W3C home > Mailing lists > Public > www-style@w3.org > April 2011

Re: [css3-flexbox] multiline

From: Andrew Fedoniouk <andrew.fedoniouk@live.com>
Date: Thu, 14 Apr 2011 22:46:17 -0700
Message-ID: <BLU159-ds190ABB88B4B38AA2C73EF7F8AC0@phx.gbl>
To: "Tab Atkins Jr." <jackalmage@gmail.com>
Cc: "Alex Mogilevsky" <alexmog@microsoft.com>, "www-style list" <www-style@w3.org>

>-----Original Message----- 
>From: Tab Atkins Jr.
>Sent: Thursday, April 14, 2011 10:04 AM
>To: Andrew Fedoniouk
>Cc: Andrew Fedoniouk ; Alex Mogilevsky ; www-style list
>Subject: Re: [css3-flexbox] multiline
>
>On Wed, Apr 13, 2011 at 7:44 PM, Andrew Fedoniouk
><andrew.fedoniouk@live.com> wrote:
>> Gentlemen, do you considering case like this:
>>
>> <p>Some text <input style="size:*"> and more.</p >
>>
>> Where the "size:*" is width/height:1fr | 1fl | etc.
>>
>> In this case the <input> is expanded inside the line box and so
>> it will take all available width that is left inside line box after text
>> replacement and its height will be set to fill line box height in full.
>
>Yes, though it involves making the <p> a flexbox.  The <input> is then
>a flexbox item, and the texts preceding and following it are wrapped
>in anonymous flexbox items (which don't have any flexibility), so the
><input> expands to take up any available space in the <p>.
>
>This doesn't interact with inline layout, though, as you seem to be 
>implying.

Flex computation inside line boxes happens exactly at the time
of text-align:justify computation as it is conceptually the same thing.

I am using the following [pseudocode]:

function text_block::layout_width()
{
  ...
  foreach(line)  {
    if( line.has_horizontal_flexes )
       free_space  = compute_flexes_in(line, free_space );
    if( free_space > 0 && text_align == justify )
       compute_flex_whitespaces_in(line, free_space);
}

Technically this is close to the case when <input> has width defined
in percents.  I do not see why you need to wrap anything here into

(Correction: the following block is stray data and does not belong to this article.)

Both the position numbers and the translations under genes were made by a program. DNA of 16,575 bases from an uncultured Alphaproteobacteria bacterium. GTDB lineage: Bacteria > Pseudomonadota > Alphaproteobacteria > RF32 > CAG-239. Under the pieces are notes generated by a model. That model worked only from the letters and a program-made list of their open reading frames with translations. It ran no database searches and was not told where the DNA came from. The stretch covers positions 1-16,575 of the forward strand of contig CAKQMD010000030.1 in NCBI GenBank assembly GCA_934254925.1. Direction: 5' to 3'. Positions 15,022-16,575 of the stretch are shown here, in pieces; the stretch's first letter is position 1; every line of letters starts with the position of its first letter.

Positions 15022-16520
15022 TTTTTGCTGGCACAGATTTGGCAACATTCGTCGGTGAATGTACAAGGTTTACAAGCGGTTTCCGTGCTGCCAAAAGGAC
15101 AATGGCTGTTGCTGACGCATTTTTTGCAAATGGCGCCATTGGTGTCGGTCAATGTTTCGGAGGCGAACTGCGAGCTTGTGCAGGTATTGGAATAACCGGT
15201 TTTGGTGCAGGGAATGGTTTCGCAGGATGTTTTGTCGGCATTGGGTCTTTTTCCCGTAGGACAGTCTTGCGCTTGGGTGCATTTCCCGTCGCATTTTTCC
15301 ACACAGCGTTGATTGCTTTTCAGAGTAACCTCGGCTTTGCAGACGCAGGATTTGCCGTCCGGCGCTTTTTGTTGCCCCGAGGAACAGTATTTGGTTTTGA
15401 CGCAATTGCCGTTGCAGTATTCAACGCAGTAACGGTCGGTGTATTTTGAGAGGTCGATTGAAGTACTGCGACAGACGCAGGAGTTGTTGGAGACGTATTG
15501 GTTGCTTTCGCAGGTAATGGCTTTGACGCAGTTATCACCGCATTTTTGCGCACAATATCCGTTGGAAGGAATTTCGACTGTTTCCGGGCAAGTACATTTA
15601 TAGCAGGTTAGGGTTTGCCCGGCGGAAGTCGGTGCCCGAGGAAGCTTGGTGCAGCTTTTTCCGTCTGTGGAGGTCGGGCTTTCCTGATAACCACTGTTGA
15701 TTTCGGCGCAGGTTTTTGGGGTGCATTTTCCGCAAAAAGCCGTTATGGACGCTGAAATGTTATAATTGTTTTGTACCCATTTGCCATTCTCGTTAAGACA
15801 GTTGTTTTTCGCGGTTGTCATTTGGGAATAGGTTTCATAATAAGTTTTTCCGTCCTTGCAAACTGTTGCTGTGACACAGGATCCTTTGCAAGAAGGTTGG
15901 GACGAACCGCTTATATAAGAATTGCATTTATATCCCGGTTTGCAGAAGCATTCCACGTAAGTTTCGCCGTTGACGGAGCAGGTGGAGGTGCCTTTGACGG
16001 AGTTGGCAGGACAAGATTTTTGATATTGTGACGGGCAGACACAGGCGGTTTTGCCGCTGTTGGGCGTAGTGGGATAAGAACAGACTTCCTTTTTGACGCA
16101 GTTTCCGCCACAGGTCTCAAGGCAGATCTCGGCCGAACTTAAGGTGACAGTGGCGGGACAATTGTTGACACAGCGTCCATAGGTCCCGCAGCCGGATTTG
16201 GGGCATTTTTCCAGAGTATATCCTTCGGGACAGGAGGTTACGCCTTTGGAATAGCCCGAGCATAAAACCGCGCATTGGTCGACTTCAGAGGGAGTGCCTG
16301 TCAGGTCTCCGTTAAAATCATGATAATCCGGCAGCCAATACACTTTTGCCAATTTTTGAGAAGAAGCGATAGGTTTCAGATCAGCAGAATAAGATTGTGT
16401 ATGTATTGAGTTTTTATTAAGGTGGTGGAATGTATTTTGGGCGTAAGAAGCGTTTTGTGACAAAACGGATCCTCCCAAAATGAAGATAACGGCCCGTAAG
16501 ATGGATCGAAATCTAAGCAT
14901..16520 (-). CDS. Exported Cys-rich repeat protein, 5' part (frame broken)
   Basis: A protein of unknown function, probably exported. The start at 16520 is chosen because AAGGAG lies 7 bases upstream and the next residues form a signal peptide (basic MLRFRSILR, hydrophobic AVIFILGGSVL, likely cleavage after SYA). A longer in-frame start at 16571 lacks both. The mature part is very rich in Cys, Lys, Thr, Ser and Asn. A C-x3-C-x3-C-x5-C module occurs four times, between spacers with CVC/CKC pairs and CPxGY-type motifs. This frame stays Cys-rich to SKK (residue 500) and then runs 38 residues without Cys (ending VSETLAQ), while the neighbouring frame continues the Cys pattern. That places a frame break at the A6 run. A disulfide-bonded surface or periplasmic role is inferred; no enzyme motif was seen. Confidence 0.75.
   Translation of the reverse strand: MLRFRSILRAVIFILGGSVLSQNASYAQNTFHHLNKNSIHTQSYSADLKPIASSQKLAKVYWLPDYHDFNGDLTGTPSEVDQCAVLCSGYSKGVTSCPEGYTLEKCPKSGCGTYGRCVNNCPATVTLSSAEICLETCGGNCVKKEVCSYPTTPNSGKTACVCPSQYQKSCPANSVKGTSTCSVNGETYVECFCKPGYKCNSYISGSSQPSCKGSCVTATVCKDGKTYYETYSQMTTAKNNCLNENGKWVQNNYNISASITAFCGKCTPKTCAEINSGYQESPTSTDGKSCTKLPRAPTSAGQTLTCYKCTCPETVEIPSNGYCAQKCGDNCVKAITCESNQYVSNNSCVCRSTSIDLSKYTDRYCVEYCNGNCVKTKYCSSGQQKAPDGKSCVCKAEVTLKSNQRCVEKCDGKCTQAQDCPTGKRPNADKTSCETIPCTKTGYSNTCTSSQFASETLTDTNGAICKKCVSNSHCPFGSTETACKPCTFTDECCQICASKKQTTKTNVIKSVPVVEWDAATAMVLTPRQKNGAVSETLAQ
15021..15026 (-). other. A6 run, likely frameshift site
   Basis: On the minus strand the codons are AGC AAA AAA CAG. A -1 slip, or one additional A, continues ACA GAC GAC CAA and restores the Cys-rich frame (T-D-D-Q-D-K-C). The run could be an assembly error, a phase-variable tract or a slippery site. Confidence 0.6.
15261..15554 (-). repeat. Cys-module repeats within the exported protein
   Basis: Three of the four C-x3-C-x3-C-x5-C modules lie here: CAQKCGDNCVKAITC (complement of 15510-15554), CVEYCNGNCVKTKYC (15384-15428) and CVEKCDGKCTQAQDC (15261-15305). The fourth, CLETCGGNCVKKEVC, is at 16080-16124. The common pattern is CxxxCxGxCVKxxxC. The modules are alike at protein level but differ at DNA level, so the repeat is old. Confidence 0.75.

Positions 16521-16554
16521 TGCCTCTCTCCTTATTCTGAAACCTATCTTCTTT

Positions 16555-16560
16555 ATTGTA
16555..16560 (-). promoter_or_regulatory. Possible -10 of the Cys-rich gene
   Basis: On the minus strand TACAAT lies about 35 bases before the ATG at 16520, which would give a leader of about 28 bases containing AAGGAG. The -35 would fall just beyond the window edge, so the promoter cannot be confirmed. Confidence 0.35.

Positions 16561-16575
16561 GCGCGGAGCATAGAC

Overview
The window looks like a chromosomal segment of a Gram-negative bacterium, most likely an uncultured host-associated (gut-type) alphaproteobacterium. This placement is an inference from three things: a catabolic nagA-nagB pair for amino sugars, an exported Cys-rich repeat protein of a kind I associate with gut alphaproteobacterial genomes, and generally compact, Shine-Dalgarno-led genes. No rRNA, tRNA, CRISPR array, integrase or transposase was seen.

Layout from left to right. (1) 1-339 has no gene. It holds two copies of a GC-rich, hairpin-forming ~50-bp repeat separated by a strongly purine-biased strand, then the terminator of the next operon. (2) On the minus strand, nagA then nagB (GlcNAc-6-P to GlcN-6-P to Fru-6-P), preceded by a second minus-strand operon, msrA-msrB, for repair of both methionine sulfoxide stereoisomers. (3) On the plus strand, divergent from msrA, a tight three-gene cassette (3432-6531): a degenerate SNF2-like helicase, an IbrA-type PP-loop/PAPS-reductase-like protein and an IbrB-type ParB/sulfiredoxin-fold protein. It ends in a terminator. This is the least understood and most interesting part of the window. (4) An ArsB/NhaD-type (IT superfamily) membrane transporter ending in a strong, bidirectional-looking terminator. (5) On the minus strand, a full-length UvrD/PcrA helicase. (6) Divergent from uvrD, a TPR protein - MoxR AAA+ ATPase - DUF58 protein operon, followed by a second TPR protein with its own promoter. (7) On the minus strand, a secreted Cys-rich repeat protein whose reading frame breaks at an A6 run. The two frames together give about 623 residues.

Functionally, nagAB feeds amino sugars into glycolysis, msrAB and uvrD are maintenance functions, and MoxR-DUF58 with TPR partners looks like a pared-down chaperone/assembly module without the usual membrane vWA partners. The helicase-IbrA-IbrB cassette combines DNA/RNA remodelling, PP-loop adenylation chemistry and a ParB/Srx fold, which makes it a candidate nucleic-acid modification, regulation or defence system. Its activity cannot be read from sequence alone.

anonymous flexbox items. (Or I do not understand your idea)

Vertical flexes inside line box are computed at the moment of vertical
alignment computation of elements inside line box.


>
>
>> This multiline idea you are discussing... is it conceptually different
>> from the above? If no then probably it is better to just allow flex units
>> inside line boxes, no?
>
>No, it's not quite the same thing.  Flexbox layout is a new layout
>mode that does not directly interact with inline layout.

I honestly do not understand what is so special about flexes here.

See: we have line box and so we can flex elements inside it.
Even when there are floats around - you start flex computations
on already calculated line box (with left/right floats shrank its width).

So this:

  <p text-align:justify>one two three</p>

is exactly the same as this:

  <p >one<span width:*> </span>two<span width:*> </span>three</p>

right?

Quod erat demonstrandum.

>
>
>> What you are going to used for 'row breaks'?
>
>Not entirely sure yet.  I, in an earlier personal draft, proposed
>using the break-before/after properties.
>

'personal draft' of someone from IE team? As far as I understand
multi-rows are proposed and implemented already in IE10.
But without row breaks. So asking.

I suggest to use 'clear' for that.  'clear' breaks float rows and
so it can be used for exactly the same purposes in flexboxes
(that cannot contain floats directly anyway).

-- 
Andrew Fedoniouk

http://terrainformatica.com 
Received on Friday, 15 April 2011 05:46:47 GMT

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